‘Familyhood’ is an infinite variety of life forms and practices based on relationships between human and nonhuman actors. It emerges wherever given persons and beings by choice, birth, or other events, take responsibility for one another, provide economic stability, and bestow attention and care. Relationships between family members need not be based on either romantic relationships or blood ties – coexistence is sufficient; not necessarily limited by unity of place and time. The basis of the family relationship is unconditional acceptance and support. Relationships between family members are based on equality, while recognising individual needs. Everyone and anyone has the opportunity to influence the shape of the family constellation, to take action, and, if possible, to make decisions about its functioning. The better-situated beings help the weaker ones. The family provides stability, fulfilment, refuge and growth, while remaining in dialogue with society and nature, shaping and being shaped by them.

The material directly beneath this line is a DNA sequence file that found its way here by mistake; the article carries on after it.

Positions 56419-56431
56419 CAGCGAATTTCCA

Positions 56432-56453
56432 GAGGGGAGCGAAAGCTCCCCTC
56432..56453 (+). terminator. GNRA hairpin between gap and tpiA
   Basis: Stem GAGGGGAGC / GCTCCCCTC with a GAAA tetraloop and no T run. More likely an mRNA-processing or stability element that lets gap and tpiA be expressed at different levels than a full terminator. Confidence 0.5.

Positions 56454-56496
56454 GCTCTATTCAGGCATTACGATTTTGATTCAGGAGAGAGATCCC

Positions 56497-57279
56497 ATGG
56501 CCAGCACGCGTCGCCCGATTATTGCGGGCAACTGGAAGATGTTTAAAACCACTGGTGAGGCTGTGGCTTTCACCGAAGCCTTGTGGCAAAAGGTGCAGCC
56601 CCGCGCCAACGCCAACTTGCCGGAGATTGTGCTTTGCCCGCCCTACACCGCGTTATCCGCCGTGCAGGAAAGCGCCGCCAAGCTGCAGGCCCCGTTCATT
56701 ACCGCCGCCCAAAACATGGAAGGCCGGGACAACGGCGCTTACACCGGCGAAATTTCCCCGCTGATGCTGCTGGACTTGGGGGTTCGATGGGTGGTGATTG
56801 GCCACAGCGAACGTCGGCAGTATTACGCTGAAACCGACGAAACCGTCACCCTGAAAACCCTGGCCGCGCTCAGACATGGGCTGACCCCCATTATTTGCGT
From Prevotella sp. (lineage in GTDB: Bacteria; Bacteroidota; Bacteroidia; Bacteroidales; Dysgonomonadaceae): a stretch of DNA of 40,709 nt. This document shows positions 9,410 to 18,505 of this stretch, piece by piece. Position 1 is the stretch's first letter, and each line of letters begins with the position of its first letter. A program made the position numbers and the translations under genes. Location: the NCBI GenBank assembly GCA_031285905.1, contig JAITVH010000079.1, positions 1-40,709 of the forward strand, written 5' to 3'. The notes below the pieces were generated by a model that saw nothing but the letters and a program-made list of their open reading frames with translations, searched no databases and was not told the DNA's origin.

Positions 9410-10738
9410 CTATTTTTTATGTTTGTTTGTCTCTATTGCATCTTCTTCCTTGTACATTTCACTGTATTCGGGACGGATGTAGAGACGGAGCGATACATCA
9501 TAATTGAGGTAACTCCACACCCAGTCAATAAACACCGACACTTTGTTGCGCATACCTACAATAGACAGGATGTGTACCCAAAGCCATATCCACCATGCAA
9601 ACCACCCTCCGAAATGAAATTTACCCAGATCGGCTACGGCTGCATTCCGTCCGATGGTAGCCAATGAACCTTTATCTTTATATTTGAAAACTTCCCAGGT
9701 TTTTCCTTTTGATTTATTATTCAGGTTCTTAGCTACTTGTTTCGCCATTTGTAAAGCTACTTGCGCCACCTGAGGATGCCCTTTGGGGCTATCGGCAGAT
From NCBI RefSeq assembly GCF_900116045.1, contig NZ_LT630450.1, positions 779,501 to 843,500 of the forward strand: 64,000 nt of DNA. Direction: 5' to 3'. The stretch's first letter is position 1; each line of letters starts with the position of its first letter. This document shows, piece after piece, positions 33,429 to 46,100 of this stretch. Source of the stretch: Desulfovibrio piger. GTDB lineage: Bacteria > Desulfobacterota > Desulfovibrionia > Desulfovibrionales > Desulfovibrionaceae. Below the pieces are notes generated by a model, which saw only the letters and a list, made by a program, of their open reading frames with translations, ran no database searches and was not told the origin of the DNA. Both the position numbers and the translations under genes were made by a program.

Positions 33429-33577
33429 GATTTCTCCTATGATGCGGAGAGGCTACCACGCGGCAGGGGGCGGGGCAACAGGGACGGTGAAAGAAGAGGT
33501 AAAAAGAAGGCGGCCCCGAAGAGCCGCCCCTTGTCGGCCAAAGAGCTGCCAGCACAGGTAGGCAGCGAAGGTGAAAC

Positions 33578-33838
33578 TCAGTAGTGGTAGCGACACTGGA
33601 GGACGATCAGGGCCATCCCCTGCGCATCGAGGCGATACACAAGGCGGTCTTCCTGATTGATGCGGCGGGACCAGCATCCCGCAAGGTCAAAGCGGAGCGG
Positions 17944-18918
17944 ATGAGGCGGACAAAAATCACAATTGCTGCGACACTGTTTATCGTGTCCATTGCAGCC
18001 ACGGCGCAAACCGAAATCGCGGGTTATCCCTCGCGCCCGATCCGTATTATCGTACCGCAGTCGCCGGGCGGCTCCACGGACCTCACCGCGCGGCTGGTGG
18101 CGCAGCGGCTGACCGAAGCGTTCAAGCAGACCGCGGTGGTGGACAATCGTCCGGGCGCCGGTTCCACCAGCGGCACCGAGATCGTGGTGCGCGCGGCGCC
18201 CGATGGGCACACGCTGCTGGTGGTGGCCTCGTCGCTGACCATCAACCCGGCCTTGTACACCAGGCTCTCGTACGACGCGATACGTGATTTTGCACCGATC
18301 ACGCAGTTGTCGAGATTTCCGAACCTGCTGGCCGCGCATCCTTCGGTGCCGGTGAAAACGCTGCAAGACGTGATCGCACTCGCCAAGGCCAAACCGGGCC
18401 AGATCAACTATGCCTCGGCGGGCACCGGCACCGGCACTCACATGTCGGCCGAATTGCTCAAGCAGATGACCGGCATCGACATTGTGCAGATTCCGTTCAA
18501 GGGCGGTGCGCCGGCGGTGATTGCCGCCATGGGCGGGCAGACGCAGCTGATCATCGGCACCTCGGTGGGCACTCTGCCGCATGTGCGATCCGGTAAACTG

This is more or less how I imagine a modifiable definition of familism. Thus it differs from the dogmas of patriarchal-capitalist society. In many countries, including Poland, only nuclear, heteronormative family forms can count on recognition and support; single parents, patchwork and polyamorous families – not to mention interspecies families – have difficult access to rights, or are deprived of them. Since the social democratic election, our western neighbours have raised the issue of legalising the so-called communities of responsibility [Verantwortungsgemeinschaften], whose members do not have to be related by blood or marriage to have the same rights as biological families and partnerships. In the country of Vistula river, undertaking the discussion about what a modern family could be results in accusations of an attack on tradition and Polishness in general. Meanwhile, the historical analysis of family forms shows much more diversity than the sanctified form of a pair marriage, it includes polygamy, and within its framework polygyny and polyandry; in The Origin of the Family, Private Property and the State (1884) Friedrich Engels writes about group marriages and the Punalua family — which excludes immediate relatives from sexual practices — as practiced in Hawaii. He also argues that Western forms of family, from feudal times through capitalism, have been linked with economic interests, i.e. protection of material goods and accumulation of capital – hence the imposed monogamy and depriving women of succession rights. At the turn of the century, feminist scholars and activists deconstructed the myth of the patriarchal family and pointed to the abuses and structural violence underlying it. They demanded the appreciation of reproductive labour connected with care (Federici 1975), gender equality (Haslander 2000) and strengthening the position of the child in the family (Shanley 2001), outlined in this issue of RTV Magazine by Anna Krawczak in the text Where the heart of Poland beats [Tam, gdzie bije serce Polski] illustrated with drawings by Weronika Bet.